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Discussion Starter #1
I'd like to be able to use my mint-condition 1917 Buescher tenor on gigs, but no matter which mouthpiece I use, I end up playing almost a half-step flat, and the low notes are suppressed. I'm aware that open-chambered mouthpieces work best on these saxes, but even the original Buescher mouthpiece that came with the horn gives me the same problems. Any ideas on a specific mouthpiece that would work? Thanks for your help.
 

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The earliest Buescher tenor I've played was a 1920. Large chamber Morgan mouthpieces (L and C models) worked fine on it. It had decent intonation.

That said, here's a couple of thoughts:

1.) How far do you have your mouthpiece on the neck cork? Even with Morgan mouthpieces I had to crank the mouthpiece practically all the way on the cork in order to get some True Tone altos and sopranos in tune. Interestingly, I haven't had to do that quite as much with Buescher tenors. Try pushing the mouthpiece further on to see if you can get the intonation up to pitch.

2.) You say the tenor is mint condition but has it been overhauled? If not, I'd suggest that you take the horn to a saxophone repair tech in your area who is good with vintage horns for a check over. Perhaps he might be able to find a cause for the intonation trouble you're having.

Good luck!

Roger
 

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Discussion Starter #3
Thanks for the advice.

Even with the mouthpiece all the way in, it's still considerably flat. Some mouthpieces are better than others, but the result is still the same. I'm used to the vintage Martins being mouthpiece-friendly, and even my 1919 Conn accepts all of them and still plays relatively in tune.

I believe I will take it in to be checked over.
 

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Actually, a large chambered mouthpiece is what you want when the horn plays sharp, not flat. So you might want to try a high baffled, smaller chambered piece just to experiment (if you haven't already). It does read "low pitch", not "high pitch", right?
 

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Discussion Starter #5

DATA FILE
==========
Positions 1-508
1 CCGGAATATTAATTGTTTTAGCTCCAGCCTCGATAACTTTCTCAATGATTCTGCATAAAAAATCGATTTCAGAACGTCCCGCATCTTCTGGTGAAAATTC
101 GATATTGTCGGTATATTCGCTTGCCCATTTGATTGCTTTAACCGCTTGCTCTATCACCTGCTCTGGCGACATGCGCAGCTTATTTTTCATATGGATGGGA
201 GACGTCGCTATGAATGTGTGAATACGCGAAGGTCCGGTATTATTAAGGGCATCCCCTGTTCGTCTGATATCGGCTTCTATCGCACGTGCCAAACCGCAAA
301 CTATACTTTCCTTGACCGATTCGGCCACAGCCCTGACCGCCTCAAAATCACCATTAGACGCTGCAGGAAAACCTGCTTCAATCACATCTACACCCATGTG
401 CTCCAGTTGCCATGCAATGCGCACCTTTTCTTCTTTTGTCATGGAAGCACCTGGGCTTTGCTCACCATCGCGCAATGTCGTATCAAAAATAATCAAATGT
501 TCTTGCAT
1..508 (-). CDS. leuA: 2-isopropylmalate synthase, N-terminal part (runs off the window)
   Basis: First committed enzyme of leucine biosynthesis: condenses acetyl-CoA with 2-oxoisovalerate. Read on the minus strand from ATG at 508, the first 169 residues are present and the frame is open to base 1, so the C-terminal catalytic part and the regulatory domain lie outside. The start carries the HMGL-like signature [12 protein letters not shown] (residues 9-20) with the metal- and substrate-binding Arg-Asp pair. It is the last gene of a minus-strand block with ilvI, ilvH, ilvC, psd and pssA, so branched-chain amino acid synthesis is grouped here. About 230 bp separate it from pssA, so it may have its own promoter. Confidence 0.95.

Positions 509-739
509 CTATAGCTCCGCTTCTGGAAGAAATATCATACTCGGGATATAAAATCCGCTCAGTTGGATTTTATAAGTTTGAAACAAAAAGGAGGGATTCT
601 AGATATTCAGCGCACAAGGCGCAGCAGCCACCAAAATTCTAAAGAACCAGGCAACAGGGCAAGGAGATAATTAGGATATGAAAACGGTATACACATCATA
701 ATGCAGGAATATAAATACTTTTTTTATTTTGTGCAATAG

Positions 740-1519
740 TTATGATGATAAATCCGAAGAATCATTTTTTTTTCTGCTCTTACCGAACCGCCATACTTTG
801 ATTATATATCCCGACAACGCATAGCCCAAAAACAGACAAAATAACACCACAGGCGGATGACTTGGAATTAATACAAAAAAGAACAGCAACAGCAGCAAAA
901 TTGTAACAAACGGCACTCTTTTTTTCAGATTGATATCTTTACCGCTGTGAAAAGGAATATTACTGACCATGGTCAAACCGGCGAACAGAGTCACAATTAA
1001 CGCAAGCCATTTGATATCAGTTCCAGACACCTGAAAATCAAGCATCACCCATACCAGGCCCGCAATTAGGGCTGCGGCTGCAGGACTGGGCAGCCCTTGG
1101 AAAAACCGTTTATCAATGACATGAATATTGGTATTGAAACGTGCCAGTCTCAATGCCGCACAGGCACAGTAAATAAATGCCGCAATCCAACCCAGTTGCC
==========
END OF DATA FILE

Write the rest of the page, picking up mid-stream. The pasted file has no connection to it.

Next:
Definitely low pitch.

The only problem with the smaller-chambered pieces is that the low notes are stuffy, warbling, and suppressed.
 

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jjulian said:
The only problem with the smaller-chambered pieces is that the low notes are stuffy, warbling, and suppressed.
Yeah, an old TT tenor I tried didn't seem to want to jibe with a high baffled piece I put on it, so I guess that is a Catch 22 in your situation. Will low Bb play in tune? If so, you might just need more open key heights.
 

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Discussion Starter #7
Will the higher key heights help the warbling problem with the low notes? Aside from the tuning and low warbling, the basic tone is excellent when I use my metal Otto Link 9.
 

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Key openings won't help unless it below where the gurggle starts. Putting a small object in the bell may help but the Link type mouthpieces may be the only cure.
 

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jjulian said:
Will the higher key heights help the warbling problem with the low notes?
I'm just trying to figure out where the intonation problem may lie and if your low Bb plays in tune (the note not affected by key heights) it might be a good place to start. If your low Bb is also way flat, well... might be time to make a lamp (that or you might actually have a C Melody).
 

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Grumps said:
I'm just trying to figure out where the intonation problem may lie and if your low Bb plays in tune (the note not affected by key heights) it might be a good place to start. If your low Bb is also way flat, well... might be time to make a lamp (that or you might actually have a C Melody).
I'm speaking off the top of my head now, since I've never owned a horn older than the late '20s, but I wonder if the fact that it's a 1917 horn has anything to do with these problems. jjulian, a more recent vintage Buescher, say a '30s or '40s Aristocrat tenor, might suit you better.
 
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